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Monty Python's Spamalot

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Clay Aiken, Monty Python's Spamalot (2008)
Joan Marcus

One of the Monty Python team’s favored ways to end a sketch was to have Graham Chapman don military garb and declare that matters had become too ”silly.” Alas, Chapman might have approved of Clay Aiken’s stint in Spamalot, the hilarious, Tony-winning musical version of the 1975 movie Monty Python and the Holy Grail.

The American Idol runner-up — appearing until May 4 as the cowardly Sir Robin — is too tentative, withdrawn, and, well, un-silly for a gloriously berserk retelling of Arthurian legend that features vicious hand puppets, absurdly rude Frenchmen, and fourth-wall-demolishing riffs about the Great White Way. To be fair, Aiken handles Robin’s big ”You Won’t Succeed on Broadway” number well enough that it doesn’t become a self-fulfilling prophecy. He also has a good deal of fun in two smaller comic parts, the idiotic Guard 1 and Brother Maynard, keeper of the ”Holy Hand Grenade.”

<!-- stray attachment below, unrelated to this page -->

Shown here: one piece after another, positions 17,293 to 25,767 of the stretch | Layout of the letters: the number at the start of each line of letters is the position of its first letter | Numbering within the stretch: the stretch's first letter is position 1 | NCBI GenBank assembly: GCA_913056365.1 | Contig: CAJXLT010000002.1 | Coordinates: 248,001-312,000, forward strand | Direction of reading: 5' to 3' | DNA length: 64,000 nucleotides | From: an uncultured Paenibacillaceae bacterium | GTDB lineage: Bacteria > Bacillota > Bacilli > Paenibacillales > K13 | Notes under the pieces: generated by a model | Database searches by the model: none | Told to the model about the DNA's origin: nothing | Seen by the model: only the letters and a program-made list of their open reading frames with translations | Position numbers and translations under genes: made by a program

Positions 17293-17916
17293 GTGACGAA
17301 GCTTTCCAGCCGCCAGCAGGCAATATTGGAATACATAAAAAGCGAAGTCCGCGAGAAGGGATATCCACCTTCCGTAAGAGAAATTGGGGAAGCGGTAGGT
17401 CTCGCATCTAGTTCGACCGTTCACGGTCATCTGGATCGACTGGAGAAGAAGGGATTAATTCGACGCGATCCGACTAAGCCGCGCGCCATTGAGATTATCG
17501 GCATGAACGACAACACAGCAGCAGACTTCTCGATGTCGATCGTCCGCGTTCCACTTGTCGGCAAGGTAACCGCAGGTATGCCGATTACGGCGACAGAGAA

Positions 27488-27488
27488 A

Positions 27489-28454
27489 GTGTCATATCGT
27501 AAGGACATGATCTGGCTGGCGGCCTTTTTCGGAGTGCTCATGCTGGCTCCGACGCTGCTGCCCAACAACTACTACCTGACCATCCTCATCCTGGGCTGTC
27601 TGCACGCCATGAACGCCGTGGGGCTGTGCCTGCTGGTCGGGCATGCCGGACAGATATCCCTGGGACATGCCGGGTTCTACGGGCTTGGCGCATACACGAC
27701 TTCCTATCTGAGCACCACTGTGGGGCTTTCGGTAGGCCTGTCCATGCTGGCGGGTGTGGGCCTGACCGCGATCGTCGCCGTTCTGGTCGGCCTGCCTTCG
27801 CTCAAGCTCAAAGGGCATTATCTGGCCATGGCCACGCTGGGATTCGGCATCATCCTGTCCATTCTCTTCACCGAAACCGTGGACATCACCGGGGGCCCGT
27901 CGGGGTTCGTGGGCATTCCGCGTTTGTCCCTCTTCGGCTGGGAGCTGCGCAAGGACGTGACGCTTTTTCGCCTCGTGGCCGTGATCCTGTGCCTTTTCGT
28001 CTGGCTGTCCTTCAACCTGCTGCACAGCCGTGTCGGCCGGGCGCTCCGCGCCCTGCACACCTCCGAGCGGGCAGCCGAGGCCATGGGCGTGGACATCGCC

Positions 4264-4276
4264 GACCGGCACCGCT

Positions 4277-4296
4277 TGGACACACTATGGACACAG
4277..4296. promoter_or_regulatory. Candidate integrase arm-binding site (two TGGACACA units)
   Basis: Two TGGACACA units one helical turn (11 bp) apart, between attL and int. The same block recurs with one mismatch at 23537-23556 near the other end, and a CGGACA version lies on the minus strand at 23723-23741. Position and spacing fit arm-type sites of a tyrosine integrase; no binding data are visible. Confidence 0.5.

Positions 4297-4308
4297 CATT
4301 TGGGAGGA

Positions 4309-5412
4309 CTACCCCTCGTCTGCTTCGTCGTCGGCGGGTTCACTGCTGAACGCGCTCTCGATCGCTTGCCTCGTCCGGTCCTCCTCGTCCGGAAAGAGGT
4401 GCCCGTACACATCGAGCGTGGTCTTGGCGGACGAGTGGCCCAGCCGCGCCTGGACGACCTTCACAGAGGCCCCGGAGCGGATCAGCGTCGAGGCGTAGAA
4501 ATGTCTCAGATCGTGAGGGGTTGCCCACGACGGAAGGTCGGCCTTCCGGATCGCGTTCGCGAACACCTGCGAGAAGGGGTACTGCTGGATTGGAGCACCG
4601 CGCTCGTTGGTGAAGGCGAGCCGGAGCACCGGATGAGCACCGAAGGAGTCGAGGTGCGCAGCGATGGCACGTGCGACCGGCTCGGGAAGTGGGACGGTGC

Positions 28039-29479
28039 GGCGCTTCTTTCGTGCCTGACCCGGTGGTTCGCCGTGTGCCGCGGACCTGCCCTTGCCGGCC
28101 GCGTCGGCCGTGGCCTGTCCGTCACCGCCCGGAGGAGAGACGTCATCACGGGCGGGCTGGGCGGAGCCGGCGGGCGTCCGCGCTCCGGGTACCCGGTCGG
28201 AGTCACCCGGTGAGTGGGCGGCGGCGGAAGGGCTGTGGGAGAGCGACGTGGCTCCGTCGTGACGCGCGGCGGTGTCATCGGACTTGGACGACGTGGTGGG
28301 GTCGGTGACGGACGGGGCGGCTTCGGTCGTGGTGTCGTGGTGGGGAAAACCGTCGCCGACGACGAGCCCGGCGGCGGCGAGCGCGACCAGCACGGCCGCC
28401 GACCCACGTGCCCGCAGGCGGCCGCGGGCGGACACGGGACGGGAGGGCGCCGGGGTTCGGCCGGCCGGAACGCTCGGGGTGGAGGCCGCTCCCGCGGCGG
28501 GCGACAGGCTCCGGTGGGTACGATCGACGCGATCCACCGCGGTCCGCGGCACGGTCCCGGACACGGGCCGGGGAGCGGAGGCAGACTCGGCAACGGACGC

But the true Broadway success is Hannah Waddingham, the British actress now playing the Lady of the Lake. The role made a star of originator Sara Ramirez (now a Grey’s Anatomy regular); if there’s any justice, it will do the same for Waddingham, whose imperious meta-diva effortlessly mocks the baroque vocal gymnastics found on, say, a certain Fox reality show. She’s both sublime and very silly indeed. (Tickets: 212-239-6200) B+